What is an Agency Bond?

Agency bonds are bonds issued by agencies of the U.S. government.

How Does an Agency Bond Work?

Two types of entities issue agency bonds: government corporations, which are entities owned or controlled by the federal government, and government-sponsored enterprises (GSEs), which are chartered by Congress but owned by investors (in fact, shares of many GSEs trade on the New York Stock Exchange). The classification may vary, but the reasons behind the bond issues are the same: to finance the agency's specific activities or policies.

Agency bonds come in a wide variety of structures, maturities, and coupons rates. Most make semiannual interest payments. Many require $10,000 minimum investments (with $5,000 increments thereafter), although GNMA securities come in $25,000 increments. Like the U.S. Treasury, agencies consider the demands of the market when structuring the size and terms of their debt issues. Thus some agency bonds are callable, some have fixed coupon rates, some have floating coupon rates, and some have unusual interest payment dates. Each agency auctions bonds according to its own needs and routine, but many agencies issue bonds monthly.

Unlike Treasuries, agency bonds are not backed by the full faith and credit of the U.S. government. As a result, the yields on agency bonds are typically higher than on Treasuries but lower than corporate bonds. The degree to which an agency is independent from the government affects the default risk associated with its securities. For example, Ginnie Mae is a corporation owned by the government and operated by the Department of Housing and Urban Development; its securities are therefore considered less risky than similar ones offered by Fannie Mae or Freddie Mac. However, the likelihood that the federal government would allow these entities to go bankrupt is considered quite low, and so both Fannie Mae and Freddie Mac securities are generally considered safe. Moody's and S&P rate many agency bonds.

Most, but not all, agency bonds are exempt from local and state taxes. This is especially beneficial to residents of states with high local taxes.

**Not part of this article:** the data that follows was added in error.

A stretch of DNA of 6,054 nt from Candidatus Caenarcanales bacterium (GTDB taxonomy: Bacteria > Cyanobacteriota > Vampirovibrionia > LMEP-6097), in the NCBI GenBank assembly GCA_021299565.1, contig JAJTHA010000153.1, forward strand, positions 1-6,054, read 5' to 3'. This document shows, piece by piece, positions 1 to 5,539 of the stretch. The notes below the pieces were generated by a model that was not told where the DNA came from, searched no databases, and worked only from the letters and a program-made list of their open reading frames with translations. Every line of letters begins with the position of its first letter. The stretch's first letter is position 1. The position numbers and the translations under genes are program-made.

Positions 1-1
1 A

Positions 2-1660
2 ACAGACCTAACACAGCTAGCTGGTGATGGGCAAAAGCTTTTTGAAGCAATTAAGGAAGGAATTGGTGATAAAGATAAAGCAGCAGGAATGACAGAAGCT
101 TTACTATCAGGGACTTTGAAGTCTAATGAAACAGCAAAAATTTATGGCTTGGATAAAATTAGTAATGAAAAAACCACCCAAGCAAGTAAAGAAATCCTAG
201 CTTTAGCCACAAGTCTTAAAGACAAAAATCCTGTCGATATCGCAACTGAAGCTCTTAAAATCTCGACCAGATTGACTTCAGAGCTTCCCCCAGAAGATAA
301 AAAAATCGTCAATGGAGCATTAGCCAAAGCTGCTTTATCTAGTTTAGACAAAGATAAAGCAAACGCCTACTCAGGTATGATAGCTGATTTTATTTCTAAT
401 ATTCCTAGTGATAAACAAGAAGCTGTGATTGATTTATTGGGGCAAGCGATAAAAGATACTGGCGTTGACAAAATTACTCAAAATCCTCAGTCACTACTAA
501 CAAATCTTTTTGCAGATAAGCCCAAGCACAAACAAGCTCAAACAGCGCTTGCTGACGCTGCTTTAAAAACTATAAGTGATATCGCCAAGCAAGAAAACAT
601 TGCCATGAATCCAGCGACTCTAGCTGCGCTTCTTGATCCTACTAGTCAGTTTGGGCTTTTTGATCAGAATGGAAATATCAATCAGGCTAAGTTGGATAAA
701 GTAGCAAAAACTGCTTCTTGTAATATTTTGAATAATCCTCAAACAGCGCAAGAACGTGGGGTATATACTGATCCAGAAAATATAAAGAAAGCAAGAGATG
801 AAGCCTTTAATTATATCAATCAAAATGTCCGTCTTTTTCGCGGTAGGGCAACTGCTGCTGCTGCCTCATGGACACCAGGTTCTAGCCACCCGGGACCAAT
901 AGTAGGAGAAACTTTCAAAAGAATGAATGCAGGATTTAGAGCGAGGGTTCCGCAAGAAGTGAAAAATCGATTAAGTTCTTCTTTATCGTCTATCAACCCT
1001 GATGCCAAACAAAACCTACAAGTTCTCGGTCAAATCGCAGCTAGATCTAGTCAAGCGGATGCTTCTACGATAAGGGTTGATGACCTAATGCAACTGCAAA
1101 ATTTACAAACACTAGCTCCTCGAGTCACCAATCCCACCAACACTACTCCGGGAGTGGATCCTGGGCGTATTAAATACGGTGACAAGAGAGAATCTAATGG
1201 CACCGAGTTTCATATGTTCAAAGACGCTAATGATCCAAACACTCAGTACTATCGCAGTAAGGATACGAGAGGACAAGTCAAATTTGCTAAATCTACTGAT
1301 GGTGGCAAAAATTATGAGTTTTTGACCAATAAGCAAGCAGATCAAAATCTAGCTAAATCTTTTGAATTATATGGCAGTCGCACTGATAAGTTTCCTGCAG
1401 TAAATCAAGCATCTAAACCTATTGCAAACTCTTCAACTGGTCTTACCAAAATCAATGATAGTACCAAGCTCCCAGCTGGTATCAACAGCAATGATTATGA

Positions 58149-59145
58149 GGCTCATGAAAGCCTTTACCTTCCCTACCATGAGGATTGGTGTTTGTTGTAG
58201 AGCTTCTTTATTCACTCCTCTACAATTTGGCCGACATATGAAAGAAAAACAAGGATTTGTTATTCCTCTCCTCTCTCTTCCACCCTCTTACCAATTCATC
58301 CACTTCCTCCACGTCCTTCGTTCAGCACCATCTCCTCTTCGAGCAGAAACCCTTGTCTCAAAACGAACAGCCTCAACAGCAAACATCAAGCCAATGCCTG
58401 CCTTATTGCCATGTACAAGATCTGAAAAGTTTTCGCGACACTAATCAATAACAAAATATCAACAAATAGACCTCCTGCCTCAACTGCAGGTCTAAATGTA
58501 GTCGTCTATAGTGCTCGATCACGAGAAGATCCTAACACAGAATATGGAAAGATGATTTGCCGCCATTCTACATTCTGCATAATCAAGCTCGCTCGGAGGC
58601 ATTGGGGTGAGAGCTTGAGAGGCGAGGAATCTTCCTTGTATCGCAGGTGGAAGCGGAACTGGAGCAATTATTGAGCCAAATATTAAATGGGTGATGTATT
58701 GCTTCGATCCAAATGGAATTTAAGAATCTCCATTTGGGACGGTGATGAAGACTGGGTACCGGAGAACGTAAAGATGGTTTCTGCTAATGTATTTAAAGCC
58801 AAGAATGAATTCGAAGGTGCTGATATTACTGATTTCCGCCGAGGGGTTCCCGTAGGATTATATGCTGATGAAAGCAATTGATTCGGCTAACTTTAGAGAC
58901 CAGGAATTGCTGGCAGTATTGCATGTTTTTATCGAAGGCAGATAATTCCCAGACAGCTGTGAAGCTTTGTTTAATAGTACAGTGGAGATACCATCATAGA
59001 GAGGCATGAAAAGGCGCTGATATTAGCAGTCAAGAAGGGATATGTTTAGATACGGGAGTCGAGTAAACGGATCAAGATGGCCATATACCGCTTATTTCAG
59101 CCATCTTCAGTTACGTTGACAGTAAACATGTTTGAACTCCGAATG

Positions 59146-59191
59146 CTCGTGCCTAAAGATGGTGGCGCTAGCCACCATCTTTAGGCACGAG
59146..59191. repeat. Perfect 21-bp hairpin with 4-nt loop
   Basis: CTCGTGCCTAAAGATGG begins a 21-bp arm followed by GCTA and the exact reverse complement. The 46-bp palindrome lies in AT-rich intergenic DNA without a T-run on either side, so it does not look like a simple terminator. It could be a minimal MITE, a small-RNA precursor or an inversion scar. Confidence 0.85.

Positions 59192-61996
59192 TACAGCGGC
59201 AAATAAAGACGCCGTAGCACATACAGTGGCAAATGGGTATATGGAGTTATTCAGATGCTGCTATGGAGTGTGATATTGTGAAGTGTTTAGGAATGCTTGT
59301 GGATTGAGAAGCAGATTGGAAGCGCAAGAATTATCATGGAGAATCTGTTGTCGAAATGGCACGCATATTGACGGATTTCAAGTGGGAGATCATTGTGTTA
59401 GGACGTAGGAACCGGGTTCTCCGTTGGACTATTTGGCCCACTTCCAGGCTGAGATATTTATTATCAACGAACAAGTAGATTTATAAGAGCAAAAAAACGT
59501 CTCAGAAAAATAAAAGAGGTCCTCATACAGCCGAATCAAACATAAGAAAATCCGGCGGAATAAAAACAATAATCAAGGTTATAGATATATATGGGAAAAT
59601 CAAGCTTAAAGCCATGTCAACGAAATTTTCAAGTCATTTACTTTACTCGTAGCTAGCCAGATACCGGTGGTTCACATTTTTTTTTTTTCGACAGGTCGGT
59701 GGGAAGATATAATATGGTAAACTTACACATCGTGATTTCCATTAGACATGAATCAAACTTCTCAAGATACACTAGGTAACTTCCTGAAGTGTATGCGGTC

Income investors can purchase agency bonds from a broker/dealer or through mutual funds that target these securities. Mutual funds are usually more appropriate for smaller investments, as diversification is much more expensive when the investor wants to hold the bonds outright.

Why Does an Agency Bond Matter?

In general, agency bonds are not good investments for those seeking capital appreciation, but they do offer income investors a unique combination of high credit quality, liquidity, and reliable income. Like all bonds, they are sensitive to changes in interest rates. When aleverages increase, agency bond prices fall, and vice versa. The low returns on agency bonds, relative to corporate bonds, also means their investors are more affected by inflation. This inflation risk is somewhat mitigated in cases where the agency bonds have floating-rate coupons, but these 'floaters' often have caps or collars that limit how high or how low the coupon rate can go. Changes in the independence or regulation of the issuing agencies can also have dramatic effects on the prices of their bonds.

In general, the agency-bond market is very liquid (though not as much as Treasuries). However, the more 'structured' an agency bond is (that is, the more unusual its features), the smaller the market tends to be for the bond. Obviously, this can create liquidity problems for the investor.

It is important to note that agency bonds are a key component of a GSE's ability to provide its intended public service. Usually this public service is to lower the cost of capital for certain groups of citizens by issuing, purchasing, and/or guaranteeing debt. For example, Freddie Mac buys mortgages from financial institutions and then sells unit shares in these pools of mortgages. It does this not only to earn income, but to facilitate homeownership by supplying banks with cash to provide more mortgages. Freddie Mac's purchases of mortgages puts cash back in the hands of lenders, who in turn make more mortgage loans. This increases the supply of funds for mortgages, makes the mortgage industry more competitive, lowers mortgage rates, and thus gives Americans more affordable opportunities to become homeowners.